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CIRCLING THE SQUARES.





(Money Puzzles)
The puzzle is to place a different number in each of the ten squares so
that the sum of the squares of any two adjacent numbers shall be equal
to the sum of the squares of the two numbers diametrically opposite to
them. The four numbers placed, as examples, must stand as they are. The
square of 16 is 256, and the square of 2 is 4. Add these together, and
the result is 260. Also--the square of 14 is 196, and the square of 8 is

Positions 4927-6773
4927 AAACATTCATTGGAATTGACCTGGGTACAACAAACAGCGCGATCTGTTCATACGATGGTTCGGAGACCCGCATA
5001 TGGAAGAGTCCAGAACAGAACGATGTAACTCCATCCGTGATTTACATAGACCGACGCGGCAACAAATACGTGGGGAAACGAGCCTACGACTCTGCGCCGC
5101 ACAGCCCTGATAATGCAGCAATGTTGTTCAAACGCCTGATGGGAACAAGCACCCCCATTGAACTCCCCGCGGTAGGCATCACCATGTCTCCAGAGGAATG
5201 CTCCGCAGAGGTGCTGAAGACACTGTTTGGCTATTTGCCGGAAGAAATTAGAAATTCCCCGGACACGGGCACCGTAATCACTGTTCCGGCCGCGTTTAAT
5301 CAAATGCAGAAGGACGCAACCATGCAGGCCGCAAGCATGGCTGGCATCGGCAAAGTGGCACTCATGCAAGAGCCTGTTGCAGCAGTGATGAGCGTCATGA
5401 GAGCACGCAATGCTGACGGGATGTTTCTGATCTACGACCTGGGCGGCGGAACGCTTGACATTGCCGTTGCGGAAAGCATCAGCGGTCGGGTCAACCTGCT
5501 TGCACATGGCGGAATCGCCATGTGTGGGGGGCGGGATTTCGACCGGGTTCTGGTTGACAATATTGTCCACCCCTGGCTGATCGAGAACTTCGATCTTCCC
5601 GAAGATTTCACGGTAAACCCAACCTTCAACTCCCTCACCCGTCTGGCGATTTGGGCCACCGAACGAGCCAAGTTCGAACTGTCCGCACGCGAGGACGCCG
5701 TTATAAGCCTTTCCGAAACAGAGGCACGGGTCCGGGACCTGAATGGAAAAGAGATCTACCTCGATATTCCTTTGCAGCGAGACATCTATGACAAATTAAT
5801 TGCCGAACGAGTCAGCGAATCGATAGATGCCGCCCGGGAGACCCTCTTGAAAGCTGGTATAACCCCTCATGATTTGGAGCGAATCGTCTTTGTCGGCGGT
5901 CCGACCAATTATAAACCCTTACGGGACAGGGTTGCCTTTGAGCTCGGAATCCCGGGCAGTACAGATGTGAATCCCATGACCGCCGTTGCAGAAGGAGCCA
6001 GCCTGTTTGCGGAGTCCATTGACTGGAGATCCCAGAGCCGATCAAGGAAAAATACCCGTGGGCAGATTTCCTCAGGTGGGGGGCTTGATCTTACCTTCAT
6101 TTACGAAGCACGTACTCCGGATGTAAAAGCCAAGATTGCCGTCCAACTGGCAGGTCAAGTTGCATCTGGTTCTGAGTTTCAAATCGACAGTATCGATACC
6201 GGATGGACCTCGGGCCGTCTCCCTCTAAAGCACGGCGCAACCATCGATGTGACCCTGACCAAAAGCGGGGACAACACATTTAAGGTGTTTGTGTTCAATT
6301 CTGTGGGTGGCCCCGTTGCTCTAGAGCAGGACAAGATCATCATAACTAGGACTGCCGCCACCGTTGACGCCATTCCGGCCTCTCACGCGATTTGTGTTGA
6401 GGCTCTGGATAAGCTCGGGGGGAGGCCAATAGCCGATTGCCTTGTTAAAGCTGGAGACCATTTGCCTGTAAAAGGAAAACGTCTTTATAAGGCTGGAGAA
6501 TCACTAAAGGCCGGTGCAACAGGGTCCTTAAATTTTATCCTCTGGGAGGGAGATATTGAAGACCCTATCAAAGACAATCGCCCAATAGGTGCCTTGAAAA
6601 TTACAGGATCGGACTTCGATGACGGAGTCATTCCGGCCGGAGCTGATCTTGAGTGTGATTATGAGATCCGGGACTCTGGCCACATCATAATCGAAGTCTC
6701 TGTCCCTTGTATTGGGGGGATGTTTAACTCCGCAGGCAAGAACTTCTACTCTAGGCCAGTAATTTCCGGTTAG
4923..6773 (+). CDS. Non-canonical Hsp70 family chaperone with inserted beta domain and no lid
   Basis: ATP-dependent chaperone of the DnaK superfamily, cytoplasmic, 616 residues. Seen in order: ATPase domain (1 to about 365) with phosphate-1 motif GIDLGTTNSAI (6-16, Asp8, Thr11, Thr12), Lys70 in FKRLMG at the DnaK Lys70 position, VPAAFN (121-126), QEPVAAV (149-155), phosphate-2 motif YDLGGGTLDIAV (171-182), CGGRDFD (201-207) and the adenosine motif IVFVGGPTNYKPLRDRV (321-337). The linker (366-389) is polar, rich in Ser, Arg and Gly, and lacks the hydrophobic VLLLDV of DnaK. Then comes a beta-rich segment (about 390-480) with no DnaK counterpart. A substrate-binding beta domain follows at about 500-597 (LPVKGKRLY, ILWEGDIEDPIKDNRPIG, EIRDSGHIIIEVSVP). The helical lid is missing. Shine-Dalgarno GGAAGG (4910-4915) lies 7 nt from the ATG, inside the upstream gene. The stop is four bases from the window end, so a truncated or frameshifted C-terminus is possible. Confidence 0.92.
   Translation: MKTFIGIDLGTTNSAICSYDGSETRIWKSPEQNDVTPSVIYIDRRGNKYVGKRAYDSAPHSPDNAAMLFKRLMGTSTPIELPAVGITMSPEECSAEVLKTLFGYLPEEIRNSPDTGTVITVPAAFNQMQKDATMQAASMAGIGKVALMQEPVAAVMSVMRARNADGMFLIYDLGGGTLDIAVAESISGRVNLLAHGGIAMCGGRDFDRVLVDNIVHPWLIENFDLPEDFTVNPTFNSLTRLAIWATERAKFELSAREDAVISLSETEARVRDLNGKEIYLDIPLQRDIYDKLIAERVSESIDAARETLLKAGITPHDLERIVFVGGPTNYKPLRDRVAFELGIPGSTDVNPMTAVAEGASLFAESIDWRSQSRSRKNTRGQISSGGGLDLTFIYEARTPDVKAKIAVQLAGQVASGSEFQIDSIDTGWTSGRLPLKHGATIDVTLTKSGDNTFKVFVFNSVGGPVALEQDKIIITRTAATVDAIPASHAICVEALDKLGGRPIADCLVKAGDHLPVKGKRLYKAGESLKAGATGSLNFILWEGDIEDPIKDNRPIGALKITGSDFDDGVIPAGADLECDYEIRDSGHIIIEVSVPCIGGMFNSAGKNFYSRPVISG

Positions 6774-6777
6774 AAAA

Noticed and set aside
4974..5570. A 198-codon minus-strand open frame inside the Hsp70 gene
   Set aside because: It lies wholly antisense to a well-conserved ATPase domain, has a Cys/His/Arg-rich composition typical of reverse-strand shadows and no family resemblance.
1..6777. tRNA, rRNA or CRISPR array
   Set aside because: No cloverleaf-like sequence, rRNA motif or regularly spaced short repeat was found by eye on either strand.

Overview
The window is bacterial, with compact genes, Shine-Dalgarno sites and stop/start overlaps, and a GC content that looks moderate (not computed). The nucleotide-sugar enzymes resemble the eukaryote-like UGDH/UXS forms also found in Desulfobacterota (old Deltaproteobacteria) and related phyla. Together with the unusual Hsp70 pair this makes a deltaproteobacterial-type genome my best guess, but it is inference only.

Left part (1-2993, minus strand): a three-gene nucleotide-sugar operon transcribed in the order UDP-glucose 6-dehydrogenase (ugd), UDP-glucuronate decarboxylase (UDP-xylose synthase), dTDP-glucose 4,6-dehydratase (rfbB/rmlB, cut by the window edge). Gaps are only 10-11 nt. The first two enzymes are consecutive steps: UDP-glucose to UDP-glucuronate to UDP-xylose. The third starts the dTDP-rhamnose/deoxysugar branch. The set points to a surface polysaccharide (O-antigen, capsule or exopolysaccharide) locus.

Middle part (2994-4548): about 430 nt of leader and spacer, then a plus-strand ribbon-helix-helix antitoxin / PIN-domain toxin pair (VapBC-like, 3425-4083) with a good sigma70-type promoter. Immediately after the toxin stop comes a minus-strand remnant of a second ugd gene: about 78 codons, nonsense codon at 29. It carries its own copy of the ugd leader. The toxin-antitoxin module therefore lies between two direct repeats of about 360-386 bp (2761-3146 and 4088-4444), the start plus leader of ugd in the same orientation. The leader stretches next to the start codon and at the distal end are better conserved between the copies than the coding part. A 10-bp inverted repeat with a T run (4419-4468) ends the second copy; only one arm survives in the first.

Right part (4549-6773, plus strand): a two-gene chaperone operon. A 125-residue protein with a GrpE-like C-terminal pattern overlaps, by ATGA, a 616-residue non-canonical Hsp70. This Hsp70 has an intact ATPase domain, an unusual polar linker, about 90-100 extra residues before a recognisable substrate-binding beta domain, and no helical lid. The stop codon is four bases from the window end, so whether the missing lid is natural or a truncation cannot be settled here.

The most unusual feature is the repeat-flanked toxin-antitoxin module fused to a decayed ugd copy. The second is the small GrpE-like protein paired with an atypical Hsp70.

64. These together also make 260. Now, in precisely the same way, B and
C should be equal to G and H (the sum will not necessarily be 260), A
and K to F and E, H and I to C and D, and so on, with any two adjoining
squares in the circle.
All you have to do is to fill in the remaining six numbers. Fractions
are not allowed, and I shall show that no number need contain more than
two figures.


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Next: RACKBRANE'S LITTLE LOSS.

Previous: A FENCE PROBLEM.



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